– Task 1: Tap the Outlier –
This is a good refresher if your students are familiar with the concept of an outlier. If they aren’t, it is a good opportunity for instruction. I recommend lingering a little on the context here. Discussing what the data means primes a discussion about hard work and a growth mindset. Although the data is not real, it helps students understand what an outlier could be in a real world context.
– Assign Groups Feature –
Task #3 and #4
Tasks 3 and 4 both provide an equation of a line representing best fit, and students are asked to determine a test score given study time. They also highlight an interesting feature of the short answer task type. While designing a task, you can set it to accept equivalent forms of the correct answer. Click on the gear icon to set the various equivalence options.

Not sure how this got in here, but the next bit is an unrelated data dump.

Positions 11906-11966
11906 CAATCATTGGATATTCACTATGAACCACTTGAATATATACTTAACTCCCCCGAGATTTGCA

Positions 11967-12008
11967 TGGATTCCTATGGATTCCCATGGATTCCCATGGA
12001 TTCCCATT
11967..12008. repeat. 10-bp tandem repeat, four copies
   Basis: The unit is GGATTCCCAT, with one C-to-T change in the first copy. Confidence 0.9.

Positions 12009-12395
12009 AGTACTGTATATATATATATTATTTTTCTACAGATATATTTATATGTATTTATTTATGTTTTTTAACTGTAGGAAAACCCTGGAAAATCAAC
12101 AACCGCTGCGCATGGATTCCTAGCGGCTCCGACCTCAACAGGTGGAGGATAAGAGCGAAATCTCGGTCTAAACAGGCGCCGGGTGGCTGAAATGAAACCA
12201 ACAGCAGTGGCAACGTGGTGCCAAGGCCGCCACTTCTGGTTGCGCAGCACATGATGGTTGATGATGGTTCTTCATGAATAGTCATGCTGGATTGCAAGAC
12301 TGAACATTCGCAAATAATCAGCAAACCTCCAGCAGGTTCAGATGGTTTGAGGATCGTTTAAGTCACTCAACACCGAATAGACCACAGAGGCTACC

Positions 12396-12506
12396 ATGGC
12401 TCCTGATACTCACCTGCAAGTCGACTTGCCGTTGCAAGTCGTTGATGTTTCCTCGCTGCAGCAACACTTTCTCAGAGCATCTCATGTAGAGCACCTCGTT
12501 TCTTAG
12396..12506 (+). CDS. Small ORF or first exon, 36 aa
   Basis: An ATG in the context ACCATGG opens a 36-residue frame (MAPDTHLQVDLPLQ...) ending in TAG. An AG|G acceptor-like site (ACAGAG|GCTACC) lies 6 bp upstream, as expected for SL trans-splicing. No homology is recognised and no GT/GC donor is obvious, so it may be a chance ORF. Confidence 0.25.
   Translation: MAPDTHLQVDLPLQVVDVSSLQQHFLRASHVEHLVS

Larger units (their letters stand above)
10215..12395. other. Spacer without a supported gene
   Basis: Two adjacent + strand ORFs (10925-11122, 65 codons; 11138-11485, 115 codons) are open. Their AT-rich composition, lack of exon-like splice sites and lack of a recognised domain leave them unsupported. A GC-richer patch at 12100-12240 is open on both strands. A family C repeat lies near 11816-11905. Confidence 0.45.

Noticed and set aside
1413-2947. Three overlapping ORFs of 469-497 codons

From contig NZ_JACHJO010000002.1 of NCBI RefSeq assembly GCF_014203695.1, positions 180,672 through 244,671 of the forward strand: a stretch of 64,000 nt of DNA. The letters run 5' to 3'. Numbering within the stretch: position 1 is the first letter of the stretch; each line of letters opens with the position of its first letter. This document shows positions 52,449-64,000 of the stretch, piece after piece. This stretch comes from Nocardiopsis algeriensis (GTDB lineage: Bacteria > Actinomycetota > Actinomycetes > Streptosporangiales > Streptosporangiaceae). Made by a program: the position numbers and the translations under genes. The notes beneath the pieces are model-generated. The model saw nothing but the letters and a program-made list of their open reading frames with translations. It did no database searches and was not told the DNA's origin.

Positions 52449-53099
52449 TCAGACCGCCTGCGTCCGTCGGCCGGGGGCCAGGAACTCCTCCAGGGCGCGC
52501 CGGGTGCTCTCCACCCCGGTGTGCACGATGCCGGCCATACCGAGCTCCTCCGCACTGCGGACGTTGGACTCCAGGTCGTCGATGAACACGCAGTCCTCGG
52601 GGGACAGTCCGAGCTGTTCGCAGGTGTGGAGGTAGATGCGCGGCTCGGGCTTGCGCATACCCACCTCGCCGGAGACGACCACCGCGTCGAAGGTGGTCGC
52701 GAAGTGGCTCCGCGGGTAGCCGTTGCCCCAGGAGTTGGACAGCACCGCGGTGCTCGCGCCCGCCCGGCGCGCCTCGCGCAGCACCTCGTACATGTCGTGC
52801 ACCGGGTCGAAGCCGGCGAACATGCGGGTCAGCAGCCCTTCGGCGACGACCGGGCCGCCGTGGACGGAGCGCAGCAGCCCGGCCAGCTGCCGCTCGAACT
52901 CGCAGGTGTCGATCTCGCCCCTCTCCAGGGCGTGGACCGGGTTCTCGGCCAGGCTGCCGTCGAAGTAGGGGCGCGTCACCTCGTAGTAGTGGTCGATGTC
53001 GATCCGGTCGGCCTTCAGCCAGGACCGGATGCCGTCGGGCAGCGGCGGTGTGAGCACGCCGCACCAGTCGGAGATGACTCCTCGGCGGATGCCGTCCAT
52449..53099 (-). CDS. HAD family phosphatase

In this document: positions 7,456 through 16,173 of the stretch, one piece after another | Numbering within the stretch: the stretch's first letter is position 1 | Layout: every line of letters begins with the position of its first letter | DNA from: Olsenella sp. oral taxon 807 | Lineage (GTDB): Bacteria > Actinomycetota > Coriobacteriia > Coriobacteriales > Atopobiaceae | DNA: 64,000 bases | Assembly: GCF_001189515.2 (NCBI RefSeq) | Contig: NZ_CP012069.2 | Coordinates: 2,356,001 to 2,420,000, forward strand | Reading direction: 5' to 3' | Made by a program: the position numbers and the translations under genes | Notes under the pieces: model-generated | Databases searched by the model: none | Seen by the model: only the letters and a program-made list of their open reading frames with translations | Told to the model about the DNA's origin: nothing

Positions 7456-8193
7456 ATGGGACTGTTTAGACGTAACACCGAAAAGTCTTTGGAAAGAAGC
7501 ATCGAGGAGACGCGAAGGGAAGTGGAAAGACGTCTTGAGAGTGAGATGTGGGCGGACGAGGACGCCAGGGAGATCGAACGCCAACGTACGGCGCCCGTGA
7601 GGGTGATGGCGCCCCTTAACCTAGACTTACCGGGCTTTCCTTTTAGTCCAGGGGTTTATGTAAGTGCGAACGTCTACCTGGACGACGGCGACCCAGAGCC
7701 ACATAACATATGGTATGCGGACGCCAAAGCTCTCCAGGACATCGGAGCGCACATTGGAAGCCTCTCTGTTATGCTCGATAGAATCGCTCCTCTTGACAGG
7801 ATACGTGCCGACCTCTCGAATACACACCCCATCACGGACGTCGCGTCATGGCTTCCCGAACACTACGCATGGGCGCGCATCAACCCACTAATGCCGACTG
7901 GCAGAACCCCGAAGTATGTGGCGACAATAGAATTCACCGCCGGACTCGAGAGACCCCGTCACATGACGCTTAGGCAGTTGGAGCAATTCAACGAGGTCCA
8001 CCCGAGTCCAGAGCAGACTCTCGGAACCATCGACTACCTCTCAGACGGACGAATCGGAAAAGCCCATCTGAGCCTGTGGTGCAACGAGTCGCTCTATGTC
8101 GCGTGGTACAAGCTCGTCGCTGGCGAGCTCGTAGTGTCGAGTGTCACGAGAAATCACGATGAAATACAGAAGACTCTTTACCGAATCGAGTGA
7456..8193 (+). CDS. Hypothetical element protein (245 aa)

– Edit Equivalence Options –
For this task we turned off operations because an answer of 0.1*3+0.5 doesn’t seem like they have quite figured it out yet. If operations were on, the tool would accept 0.1*3+0.5 as a correct answer. We left fractions on because converting 0.8 to a fraction is helpful extra practice. There’s nothing wrong with that.
– Task #3: Accepted Answers –
In the answer blank you can also separate multiple correct answers with a semicolon. As long as the number comes first, the software will give you access to the equivalence tools. If you do a letter or word first, it will treat the answer as a string and let you change the number of typos allowed. The way we have the answer box setup, it will accept responses of 0.8, 80%, B- or any fractional equivalent to 0.8. This way your students will not get it wrong if they think outside the box, interpreting a grade of 0.8 as a B-.
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